Basic DOM manipulation with JQuery – I

This was originally published on Oct-25-2013

I often find myself wanting to do simple things such as creating a reusable navigation menu across multiple views without having to duplicate the html for each. For example, if we have the following navigation items, About, Contact, and Home; and we are on the Home page, I would want the home link to be disabled and the others enabled. Similarly when we are on the About page, I would want the About link to be disabled and Home and Contact to be enabled… you get the idea.

In order to do this, what I did was

  1. Create a standard layout template with all three links
  2. Create CSS classes for enabling and disabling,
  3. Identify the link that needs to be disabled (maybe by passing in a variable from the controller)
  4. Identify the link in the DOM using Jscript
  5. Set the appropriate Class using Jscript.

Of these steps, the common theme is

  1. Identify an entity in the DOM using Jscript
  2. Do something with that entity using Jscript.

It is these 2 last steps that I wish to document in this post.

1. Get Ready

First things, first. You need a reference to the latest Jscript library and a good way to do this is to reference the one on the cloud provided by Google.

//ajax.googleapis.com/ajax/libs/jquery/1.10.2/jquery.min.js

Let us ensure that the entire document object model (DOM) has been loaded by JQuery. You will typically want to put this at the end of your document.

$(document).Ready();

Simple functionality

If what you want to do is a few steps, you can just include it in one big inline function within the Ready();

$(document).Ready(function(){ …… do your stuff here …… });

2. Identify (find the target of your action) – SELECTORS

There are a few ways for you to select what you are looking for,

  1. You can select by an HTML tag name (e.g. p or a or body, etc.)
  2. You can select a specific one by doing the child parent grandparent … approach
  3. You can select by CSS selectors such as classes and id
  4. You can select by HTML attribute values such as Id and Name

You can select a single or collection of entities using standard Jscript functions. Here are some of the common selection techniques.

  1. Selecting by HTML tag name

$(‘ul li a’) – select all the anchor (a) tags within the li tags within the ul tags.

$(‘ul, li, a’) – select all the anchor tags AND the li tags AND the ul tags.

  1. Selecting by element Id’s
    This is the fastest way to find a DOM element.
    $(‘#idvalue’) will select the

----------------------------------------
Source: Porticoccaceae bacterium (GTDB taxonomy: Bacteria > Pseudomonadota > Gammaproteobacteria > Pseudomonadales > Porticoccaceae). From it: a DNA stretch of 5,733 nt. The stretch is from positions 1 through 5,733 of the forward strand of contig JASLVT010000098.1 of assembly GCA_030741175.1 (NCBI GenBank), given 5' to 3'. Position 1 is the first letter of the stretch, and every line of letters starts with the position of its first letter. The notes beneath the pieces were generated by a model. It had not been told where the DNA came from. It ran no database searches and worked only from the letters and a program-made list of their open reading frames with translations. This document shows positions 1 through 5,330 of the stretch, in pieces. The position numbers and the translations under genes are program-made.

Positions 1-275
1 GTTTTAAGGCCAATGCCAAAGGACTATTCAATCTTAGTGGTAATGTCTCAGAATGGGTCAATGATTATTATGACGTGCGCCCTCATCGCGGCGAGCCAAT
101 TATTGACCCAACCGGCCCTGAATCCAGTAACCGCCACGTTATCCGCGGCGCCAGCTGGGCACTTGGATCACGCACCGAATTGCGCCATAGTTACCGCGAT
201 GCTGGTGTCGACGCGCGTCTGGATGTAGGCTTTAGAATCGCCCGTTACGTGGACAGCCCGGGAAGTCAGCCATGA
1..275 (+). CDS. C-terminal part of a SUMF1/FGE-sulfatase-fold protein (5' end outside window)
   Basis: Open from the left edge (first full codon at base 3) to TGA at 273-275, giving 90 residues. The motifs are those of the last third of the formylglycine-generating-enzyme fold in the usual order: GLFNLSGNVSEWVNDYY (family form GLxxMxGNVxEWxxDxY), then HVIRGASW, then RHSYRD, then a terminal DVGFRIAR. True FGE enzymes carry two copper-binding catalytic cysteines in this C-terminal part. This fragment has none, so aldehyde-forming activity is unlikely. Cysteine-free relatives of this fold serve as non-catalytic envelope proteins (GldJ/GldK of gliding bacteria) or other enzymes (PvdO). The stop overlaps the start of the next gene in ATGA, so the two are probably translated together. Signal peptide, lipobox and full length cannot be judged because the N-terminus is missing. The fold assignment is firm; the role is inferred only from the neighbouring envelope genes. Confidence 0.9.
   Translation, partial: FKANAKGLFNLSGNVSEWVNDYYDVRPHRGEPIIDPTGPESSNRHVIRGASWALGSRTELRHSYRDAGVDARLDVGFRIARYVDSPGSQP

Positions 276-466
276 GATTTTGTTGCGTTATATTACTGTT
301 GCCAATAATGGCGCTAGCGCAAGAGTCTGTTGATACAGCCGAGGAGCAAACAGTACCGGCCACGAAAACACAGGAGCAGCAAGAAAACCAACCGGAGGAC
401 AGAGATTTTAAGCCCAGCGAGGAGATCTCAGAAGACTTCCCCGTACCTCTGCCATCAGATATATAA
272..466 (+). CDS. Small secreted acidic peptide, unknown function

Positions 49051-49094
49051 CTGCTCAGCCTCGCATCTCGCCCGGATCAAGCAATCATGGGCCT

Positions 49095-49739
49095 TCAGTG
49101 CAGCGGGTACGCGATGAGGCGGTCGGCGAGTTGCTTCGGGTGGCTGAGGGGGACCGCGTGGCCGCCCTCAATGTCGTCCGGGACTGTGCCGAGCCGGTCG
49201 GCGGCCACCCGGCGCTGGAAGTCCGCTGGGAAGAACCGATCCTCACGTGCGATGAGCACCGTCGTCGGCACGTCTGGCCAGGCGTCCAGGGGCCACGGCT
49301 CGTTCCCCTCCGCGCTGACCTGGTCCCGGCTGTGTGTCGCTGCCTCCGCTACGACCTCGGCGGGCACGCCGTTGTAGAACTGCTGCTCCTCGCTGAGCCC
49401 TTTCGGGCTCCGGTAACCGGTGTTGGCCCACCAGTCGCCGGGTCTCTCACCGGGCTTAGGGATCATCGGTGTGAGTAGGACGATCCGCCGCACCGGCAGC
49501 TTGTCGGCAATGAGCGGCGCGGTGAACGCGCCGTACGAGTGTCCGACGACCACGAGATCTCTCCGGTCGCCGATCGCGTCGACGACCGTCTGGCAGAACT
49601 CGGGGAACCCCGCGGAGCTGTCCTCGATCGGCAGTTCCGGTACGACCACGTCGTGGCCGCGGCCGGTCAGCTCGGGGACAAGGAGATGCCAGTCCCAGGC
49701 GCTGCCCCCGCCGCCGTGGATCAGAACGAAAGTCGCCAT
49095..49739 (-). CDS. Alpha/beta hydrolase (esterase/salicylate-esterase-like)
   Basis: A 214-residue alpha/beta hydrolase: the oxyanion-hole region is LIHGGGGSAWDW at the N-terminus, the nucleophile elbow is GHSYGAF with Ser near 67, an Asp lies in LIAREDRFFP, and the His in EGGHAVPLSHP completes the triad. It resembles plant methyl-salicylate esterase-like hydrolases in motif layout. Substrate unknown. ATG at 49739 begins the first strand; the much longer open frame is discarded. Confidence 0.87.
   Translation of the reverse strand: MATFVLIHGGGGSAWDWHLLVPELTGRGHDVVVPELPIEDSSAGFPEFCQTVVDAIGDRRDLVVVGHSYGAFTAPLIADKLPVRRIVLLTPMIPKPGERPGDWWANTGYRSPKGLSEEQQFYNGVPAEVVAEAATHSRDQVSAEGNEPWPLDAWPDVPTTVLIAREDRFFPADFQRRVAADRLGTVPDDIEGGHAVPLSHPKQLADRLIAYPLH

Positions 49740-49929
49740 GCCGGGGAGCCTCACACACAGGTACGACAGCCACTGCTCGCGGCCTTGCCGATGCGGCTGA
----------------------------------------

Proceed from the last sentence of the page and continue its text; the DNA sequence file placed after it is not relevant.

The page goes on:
Note the use of # to specify id.
  2. Selecting by element’s CSS Class name
    $(‘.FancyClass’) will select the

    Note the use of the period (.) Also note that this will end up scanning the entire DOM. You can also search for multiple classes separated with a comma, $(‘.FancyClass1, .FancyClass2’) and you can search for classes within certain tags such as $(‘Div.FancyClass’) will search for the FancyClass within all Div tags.
  3. Selecting by element’s HTML attribute value
    For instance to say, find me the Input element whose name attribute has the value: InputForm. You will do something like this: $(‘div[name=”InputForm”]’) Note: this stuff is case-sensitive!
  4. Selecting Input elements
    $(‘:input’) will select all input tags in the DOM. Note the use of the colon (:)
    $(‘:input[type=”button”]’) will select all input tags that are buttons.
  5. Using the contains() selector
    Let’s say you want to select all anchor elements that contains the text bar within it. You can use the contains() selector with the anchor tag to do this. $(‘a:contains(“bar”)’)
  6. Select even or odd members of a list
    Let’s say you want to select all even rows

    of a table. Using this $(‘tr:even’) should get you all the even rows.
  7. Selecting the first-child of an element.
    Let’s say you wish to select the first child of the element. Using $(‘body:first-child’) should get you to that element. Note. You can do this also for last-child Also, if there were more elements that you were choosing the first-child for (e.g. multiple div elements), you will get a list of first-child in that case.
  8. Using starts with (^)
    As you know, $(‘div[value=”hello world”]’) will pick the divs whose value are “hello world”, case-sensitive. However, $(‘div[value^=”hello”]’) will get you all divs whose value start with “hello”, case-sensitive.
  9. Using end with ($)
    As you know, $(‘div[value=”hello world”]’) will pick the divs whose value are “hello world”, case-sensitive. However, $(‘div[value$=”world”]’) will get you all divs whose value ends with “world”, case-sensitive.